Idiosophy

A physicist loose among the liberal arts

Skin Color in Roman Britain

There has been quite a stink over the past few weeks about what color skin the Romans in Britain had.  The BBC put a dark-skinned Roman official in a children’s cartoon history program, and the denizens of social media were off to the races. [1] Mary Beard and Neville Morley picked up the standard for the classicists. Among the alt-right antagonists was the pop market-analyst N.N. Taleb, who got famous for coining the term “Black Swan”, but seems not to have the chops to back up his reputation. The noise from the racists got so loud that the Faculty of Classics at Cambridge felt obliged to weigh in. This is kind of amazing to me. I was sure everyone knew that the Roman Empire stretched well into Africa and Asia.  They even had an emperor called “Philip the Arab“, for crying out loud!  When the Roman generals chose troops to occupy a far-flung province, prudence dictated that their preferred troops not have any language in common with the subject population except Latin.  So claiming that the Romans in Britain were all light-skinned seems unsupportable.

But let’s see what they’re saying.  As nearly as the the alt-right are willing to be understood, they’re basing their objections on a map of genetic markers in the current British population.  A 2015 study of the fine-scale genetic structure of the UK doesn’t show much sign of African genes.  They think this “hard science” is much more important evidence than squishy, historically-based evidence, even when the historians have eyewitness accounts.  The Guardian article I linked at the top lists some good reasons why genetic surveys might not be the best evidence for claims about ethnicity 2,000 years ago.

I’d like to add another reason:  There resemblance between the genetic survey’s clusters and the patterns of family names in the UK is not strong. Leslie et al. tracked autosomal DNA, not mitochondrial, so there should be strong parallels.  Surnames and genes are inherited from the same ancestors, after all. A map from the Nature article looks like this:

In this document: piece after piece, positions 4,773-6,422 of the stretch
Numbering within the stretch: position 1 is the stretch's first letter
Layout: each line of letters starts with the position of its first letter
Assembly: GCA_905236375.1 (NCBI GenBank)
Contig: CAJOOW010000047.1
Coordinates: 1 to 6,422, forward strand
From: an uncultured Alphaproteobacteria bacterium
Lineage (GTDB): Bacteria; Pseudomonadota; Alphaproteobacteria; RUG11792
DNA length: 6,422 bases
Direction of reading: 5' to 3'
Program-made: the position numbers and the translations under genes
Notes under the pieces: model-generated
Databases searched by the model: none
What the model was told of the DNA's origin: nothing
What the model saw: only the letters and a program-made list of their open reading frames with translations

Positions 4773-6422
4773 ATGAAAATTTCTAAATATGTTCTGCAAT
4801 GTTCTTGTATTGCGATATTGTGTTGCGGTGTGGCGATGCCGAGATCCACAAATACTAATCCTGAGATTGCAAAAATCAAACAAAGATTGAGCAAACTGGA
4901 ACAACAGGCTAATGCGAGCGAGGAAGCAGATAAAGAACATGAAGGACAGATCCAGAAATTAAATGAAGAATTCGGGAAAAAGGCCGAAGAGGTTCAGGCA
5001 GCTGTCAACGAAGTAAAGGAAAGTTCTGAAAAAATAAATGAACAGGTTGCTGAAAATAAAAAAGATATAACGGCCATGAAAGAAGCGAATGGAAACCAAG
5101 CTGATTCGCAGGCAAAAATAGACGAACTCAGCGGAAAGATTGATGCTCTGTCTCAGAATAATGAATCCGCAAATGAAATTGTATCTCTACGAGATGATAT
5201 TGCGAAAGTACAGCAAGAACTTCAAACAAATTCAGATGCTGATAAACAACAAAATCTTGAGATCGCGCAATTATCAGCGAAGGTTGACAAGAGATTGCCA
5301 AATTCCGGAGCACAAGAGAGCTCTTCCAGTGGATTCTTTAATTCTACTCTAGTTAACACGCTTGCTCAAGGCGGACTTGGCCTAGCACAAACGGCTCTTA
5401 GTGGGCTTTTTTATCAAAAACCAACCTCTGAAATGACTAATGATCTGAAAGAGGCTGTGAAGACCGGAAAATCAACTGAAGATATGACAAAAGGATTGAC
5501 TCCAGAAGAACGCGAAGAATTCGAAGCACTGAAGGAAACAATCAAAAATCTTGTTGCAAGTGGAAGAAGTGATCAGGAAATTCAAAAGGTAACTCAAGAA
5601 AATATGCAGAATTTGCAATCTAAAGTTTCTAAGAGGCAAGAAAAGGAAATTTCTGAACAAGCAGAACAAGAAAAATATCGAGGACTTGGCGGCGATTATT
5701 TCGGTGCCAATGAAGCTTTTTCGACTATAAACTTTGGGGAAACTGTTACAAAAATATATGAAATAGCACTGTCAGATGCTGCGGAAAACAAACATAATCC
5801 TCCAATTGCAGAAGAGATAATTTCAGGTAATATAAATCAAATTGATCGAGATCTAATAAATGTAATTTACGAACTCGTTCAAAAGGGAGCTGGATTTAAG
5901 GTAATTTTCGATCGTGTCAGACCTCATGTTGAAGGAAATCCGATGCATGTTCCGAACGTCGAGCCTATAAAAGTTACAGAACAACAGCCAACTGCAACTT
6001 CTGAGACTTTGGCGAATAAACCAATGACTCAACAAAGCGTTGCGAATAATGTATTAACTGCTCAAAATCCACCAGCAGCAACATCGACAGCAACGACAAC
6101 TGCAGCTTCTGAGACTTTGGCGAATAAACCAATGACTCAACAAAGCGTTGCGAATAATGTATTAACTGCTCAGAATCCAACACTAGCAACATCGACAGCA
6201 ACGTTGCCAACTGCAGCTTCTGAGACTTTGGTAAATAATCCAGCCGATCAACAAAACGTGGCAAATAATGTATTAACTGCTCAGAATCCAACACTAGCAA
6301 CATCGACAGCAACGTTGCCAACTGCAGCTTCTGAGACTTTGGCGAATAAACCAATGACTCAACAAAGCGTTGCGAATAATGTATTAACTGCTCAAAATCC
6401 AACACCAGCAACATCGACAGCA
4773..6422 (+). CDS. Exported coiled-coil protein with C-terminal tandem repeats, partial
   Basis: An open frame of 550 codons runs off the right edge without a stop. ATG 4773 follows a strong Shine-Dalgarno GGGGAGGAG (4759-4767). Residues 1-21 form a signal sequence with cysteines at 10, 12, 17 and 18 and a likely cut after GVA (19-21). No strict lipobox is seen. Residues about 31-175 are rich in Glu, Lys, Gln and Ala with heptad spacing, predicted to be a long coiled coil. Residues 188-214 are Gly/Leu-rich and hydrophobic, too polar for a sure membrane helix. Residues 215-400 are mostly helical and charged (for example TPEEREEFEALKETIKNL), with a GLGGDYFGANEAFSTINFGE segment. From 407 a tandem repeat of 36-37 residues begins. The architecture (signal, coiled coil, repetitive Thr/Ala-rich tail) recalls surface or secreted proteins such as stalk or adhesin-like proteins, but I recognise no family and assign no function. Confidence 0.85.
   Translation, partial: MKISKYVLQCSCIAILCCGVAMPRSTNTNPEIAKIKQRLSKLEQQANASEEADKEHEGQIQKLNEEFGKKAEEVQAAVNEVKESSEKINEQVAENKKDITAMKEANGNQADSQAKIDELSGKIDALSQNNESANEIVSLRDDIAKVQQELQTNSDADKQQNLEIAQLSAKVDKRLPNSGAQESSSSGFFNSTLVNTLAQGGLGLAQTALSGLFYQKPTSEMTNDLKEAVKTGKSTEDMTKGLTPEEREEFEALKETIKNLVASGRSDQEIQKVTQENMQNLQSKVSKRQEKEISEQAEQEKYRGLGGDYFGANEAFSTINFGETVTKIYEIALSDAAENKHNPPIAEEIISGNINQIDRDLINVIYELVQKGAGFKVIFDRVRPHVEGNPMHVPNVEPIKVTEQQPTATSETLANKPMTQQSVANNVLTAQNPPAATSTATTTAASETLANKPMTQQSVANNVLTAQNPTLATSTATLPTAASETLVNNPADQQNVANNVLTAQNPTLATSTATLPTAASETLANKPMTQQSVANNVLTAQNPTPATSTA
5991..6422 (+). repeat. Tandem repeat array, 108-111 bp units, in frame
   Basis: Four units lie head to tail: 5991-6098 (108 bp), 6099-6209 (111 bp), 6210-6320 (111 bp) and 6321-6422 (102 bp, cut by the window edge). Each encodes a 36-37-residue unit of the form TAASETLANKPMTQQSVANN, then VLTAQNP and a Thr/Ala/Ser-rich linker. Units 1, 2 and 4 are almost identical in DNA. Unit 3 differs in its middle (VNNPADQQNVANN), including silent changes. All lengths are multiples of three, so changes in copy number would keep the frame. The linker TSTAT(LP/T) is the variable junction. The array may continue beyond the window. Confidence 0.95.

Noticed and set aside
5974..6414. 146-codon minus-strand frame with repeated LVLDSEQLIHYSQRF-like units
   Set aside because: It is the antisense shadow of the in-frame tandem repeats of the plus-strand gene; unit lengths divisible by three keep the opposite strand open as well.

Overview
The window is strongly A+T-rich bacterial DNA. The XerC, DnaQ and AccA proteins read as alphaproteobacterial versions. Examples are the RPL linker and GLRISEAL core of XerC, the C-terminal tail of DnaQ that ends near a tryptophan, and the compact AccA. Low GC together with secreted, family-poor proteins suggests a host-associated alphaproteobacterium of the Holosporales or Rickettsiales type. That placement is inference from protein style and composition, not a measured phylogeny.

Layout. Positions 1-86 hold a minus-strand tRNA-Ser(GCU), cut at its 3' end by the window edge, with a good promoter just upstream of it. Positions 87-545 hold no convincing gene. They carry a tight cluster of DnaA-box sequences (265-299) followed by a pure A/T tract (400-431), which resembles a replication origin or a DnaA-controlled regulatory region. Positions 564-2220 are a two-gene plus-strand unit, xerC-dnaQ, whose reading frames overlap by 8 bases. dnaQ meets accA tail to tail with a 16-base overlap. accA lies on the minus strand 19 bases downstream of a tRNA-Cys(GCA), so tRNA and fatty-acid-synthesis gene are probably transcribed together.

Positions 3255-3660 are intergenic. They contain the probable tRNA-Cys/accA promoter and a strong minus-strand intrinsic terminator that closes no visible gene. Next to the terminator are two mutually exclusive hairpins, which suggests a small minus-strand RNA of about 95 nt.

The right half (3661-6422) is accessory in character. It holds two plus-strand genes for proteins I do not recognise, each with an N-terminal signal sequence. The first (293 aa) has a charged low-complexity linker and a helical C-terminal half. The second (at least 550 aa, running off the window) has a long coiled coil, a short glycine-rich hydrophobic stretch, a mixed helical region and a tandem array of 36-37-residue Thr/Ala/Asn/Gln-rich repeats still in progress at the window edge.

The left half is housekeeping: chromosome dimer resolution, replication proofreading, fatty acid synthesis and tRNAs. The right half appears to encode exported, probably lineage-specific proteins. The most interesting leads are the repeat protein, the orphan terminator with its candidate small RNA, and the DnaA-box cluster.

Leslie et al. map of clusters

Clusters of genetic similarity.

In the course of tracking down hobbits, I found the work of James Cheshire and his collaborators,  which shows a strong relationship  between clusters of family names in the UK and the cultural/administrative regions of the country.  Here’s a map published by Cheshire, Longley, and Singleton in 2010.

Clusters of family names

There are some general resemblances. The big homogeneous blob in the East and South East is there, though family names don’t let it extend all the way to Northumberland.  I can see hints in the light-blue smear in the North West and the purple smear in the southern West Midlands. Below the coarsest level, though, the two distributions do not resemble each other very well.  In particular, the genetics suggests that the people of Pembrokeshire (the southern peninsula of Wales) are affiliated with the Scotch-Irish borderlanders.  Family names suggest they’re more like the West Midlanders.  And if there’s a family resemblance between Yorkshiremen and Cornishmen, it doesn’t show up in their names.

The conclusion I draw from this is that the genetics is pointing us in a common direction with external markers of family ties. There really is something there, and a salute to the geneticists who have managed to tease it out. However, the signals are accompanied by a lot of noise.  We can’t yet use genetic evidence with any precision.  When we have a person standing next to an Ethiopian legionary on Hadrian’s Wall and writing about it, it would be foolish to try to contradict him with our rudimentary genetic surveys.

Post-scriptum: I really enjoyed the line, “History is written by the winners; genetics is written by the masses.”


[1] Sorry.

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4 Comments

  1. Hamar Fox